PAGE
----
Deeply learned - he had that almost conventional triple Oxford First of his generation in Classical Moderations, Litterae Humaniores and Theology; quietly patriotic - he had been an RAF chaplain in the Middle East during the Second World War and proudly wore his campaign medals on Remembrance Sunday; he was also a devoted pastor, as generations of Durham University theological students discovered.
Turner's own theology was of the Evangelical tradition, complemented and matured by a love of the Fathers of the Church, with a devotion to St Athanasius and a particular interest in the Christological controversies of the 5th century. His personal beliefs were strictly orthodox, and his Bampton Lectures, The Pattern of Christian Truth, delivered in 1954, represented a defence of the classic Christian understanding of the descent of doctrine from the teaching of Christ and the tradition of the Apostles against the view of Walter Bauer that there was originally no clear-cut distraction between orthodoxy and heresy. This conviction of the faith once delivered to the saints remained with him, causing him on one occasion to offer to redraft the Thirty-Nine Articles in modern idiom, to express their content while retaining their theology for the benefit of those who could not understand 16th-century English.
Small in stature, like Napoleon, Turner possessed something of Napoleon's prodigious energy, which could be disturbing to others lacking his stamina. He collected stamps, but generally expressed himself by an appetite for work which was not always shared. Besides being head of the Durham University Department of Theology, he was for many years sub-dean of Durham Cathedral. On one occasion he called on his colleague, the Chapter Clerk, late in the evening, with papers relating to cathedral matters, only to be repelled in the best naval tradition by the Clerk, a retired admiral, who remarked that he had an office for such business and would discuss it in the morning. University colleagues were likewise often disconcerted by their chairman's readiness to write minutes or to convene sub-committees.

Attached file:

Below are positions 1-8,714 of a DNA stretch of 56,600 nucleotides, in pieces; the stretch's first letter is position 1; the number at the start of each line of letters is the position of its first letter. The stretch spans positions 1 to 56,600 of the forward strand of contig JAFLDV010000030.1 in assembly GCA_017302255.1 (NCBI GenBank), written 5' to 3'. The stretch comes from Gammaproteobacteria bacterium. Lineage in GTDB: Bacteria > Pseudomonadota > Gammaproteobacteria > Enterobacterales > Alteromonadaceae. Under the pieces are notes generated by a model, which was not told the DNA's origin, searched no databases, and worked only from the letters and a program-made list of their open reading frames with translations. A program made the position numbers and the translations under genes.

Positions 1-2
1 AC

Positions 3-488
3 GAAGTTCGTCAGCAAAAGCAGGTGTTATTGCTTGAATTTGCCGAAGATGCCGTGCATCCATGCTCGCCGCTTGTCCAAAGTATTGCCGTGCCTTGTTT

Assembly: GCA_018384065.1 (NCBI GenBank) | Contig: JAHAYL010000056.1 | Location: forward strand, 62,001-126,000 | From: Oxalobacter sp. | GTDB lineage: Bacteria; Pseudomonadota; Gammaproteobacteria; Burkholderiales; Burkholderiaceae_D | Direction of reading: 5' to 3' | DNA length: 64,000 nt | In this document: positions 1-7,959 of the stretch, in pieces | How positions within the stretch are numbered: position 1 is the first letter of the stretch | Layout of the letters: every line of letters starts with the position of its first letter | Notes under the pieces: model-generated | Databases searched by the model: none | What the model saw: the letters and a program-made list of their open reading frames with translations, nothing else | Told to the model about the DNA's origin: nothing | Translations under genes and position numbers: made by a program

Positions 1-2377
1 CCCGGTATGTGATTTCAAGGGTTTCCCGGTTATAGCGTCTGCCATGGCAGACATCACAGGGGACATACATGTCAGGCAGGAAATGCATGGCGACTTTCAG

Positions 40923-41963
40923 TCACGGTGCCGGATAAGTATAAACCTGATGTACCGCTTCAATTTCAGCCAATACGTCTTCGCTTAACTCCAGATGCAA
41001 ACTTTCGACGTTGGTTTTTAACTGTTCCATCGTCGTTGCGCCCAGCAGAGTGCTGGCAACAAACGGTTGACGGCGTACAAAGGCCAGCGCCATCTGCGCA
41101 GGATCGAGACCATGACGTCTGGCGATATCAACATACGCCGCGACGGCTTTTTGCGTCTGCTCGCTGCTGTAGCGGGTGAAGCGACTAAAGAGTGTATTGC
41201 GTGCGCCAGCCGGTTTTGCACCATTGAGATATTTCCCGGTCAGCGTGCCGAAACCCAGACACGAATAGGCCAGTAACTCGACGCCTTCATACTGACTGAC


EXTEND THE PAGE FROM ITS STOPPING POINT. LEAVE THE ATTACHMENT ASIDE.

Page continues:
Hugh Turner was not, however, simply a machine for the production of theological studies or administrative documents. He had a deeply devotional nature, nourished by the Prayer Book and the Authorised Version of the Bible. In his lectures he maintained the ancient university practice of beginning with prayer, since for him theological study was itself an act of worship. For similar reasons he liked to celebrate Holy Communion on the feast day of his hero, St Athanasius of Alexandria (2 May). In his retirement he assisted at his parish church in Cumbria, and it gave him pleasure that the worshippers could not detect any liturgical difference between his conduct of the services and that of the vicar, a product of the Anglo-Catholic College of St Chad, Durham.
Despite his dedication to work and scholarship, Turner was not indifferent to good food or to a glass of wine or beer. His pipe-smoking was a legend among his colleagues - his grandchildren referred to him as "Grandpa Smokey" - though some observers had the impression that he smoked as many matches as he did tobacco. He was devoted to his wife, Constance, and to his family, and would go to immense trouble to help an individual who felt called to the ordained ministry. He was not the easiest of men to work with, but no one could doubt the sincerity of his deeply held Christian convictions.
Henry Ernest William Turner, priest and theologian: born 14 January 1907; ordained deacon 1931, priest 1932; Fellow, Chaplain and Tutor, Lincoln College, Oxford 1935-50; Canon Residentiary, Durham Cathedral 1950-73, Treasurer 1956-73, Sub-Dean 1959-73, Acting Dean 1973; Lightfoot Professor of Divinity, Durham University 1950-58, Van Mildert Professor of Divinity 1958-73 (Emeritus); DD 1955; married 1936 Constance Parker (two sons); died 14 December 1995.